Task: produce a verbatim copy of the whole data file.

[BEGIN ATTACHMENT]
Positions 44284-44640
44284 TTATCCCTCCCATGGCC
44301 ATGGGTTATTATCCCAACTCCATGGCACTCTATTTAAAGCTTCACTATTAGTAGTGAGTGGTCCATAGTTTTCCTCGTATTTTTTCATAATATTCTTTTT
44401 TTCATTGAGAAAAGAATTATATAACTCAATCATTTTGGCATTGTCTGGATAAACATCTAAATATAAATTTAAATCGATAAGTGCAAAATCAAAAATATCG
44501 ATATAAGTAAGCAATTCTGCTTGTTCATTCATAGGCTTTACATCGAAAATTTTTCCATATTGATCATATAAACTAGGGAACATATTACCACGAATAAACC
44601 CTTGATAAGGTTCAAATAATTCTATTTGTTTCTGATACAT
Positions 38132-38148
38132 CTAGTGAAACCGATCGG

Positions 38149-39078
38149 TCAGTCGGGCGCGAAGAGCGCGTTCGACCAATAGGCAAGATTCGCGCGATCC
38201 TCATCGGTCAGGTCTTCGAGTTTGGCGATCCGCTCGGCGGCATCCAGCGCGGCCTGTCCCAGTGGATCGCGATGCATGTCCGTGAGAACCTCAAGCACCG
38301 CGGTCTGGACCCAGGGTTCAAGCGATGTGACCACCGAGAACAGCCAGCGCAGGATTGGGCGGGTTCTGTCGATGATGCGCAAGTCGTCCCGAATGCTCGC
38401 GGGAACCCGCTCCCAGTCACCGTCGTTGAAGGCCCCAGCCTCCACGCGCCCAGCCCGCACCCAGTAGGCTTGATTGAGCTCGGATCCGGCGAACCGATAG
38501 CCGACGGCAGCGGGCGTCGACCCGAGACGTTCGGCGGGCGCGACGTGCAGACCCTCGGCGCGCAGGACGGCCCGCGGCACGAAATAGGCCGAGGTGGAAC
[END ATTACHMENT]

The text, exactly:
Positions 44284-44640
44284 TTATCCCTCCCATGGCC
44301 ATGGGTTATTATCCCAACTCCATGGCACTCTATTTAAAGCTTCACTATTAGTAGTGAGTGGTCCATAGTTTTCCTCGTATTTTTTCATAATATTCTTTTT
44401 TTCATTGAGAAAAGAATTATATAACTCAATCATTTTGGCATTGTCTGGATAAACATCTAAATATAAATTTAAATCGATAAGTGCAAAATCAAAAATATCG
44501 ATATAAGTAAGCAATTCTGCTTGTTCATTCATAGGCTTTACATCGAAAATTTTTCCATATTGATCATATAAACTAGGGAACATATTACCACGAATAAACC
44601 CTTGATAAGGTTCAAATAATTCTATTTGTTTCTGATACAT
Positions 38132-38148
38132 CTAGTGAAACCGATCGG

Positions 38149-39078
38149 TCAGTCGGGCGCGAAGAGCGCGTTCGACCAATAGGCAAGATTCGCGCGATCC
38201 TCATCGGTCAGGTCTTCGAGTTTGGCGATCCGCTCGGCGGCATCCAGCGCGGCCTGTCCCAGTGGATCGCGATGCATGTCCGTGAGAACCTCAAGCACCG
38301 CGGTCTGGACCCAGGGTTCAAGCGATGTGACCACCGAGAACAGCCAGCGCAGGATTGGGCGGGTTCTGTCGATGATGCGCAAGTCGTCCCGAATGCTCGC
38401 GGGAACCCGCTCCCAGTCACCGTCGTTGAAGGCCCCAGCCTCCACGCGCCCAGCCCGCACCCAGTAGGCTTGATTGAGCTCGGATCCGGCGAACCGATAG
38501 CCGACGGCAGCGGGCGTCGACCCGAGACGTTCGGCGGGCGCGACGTGCAGACCCTCGGCGCGCAGGACGGCCCGCGGCACGAAATAGGCCGAGGTGGAAC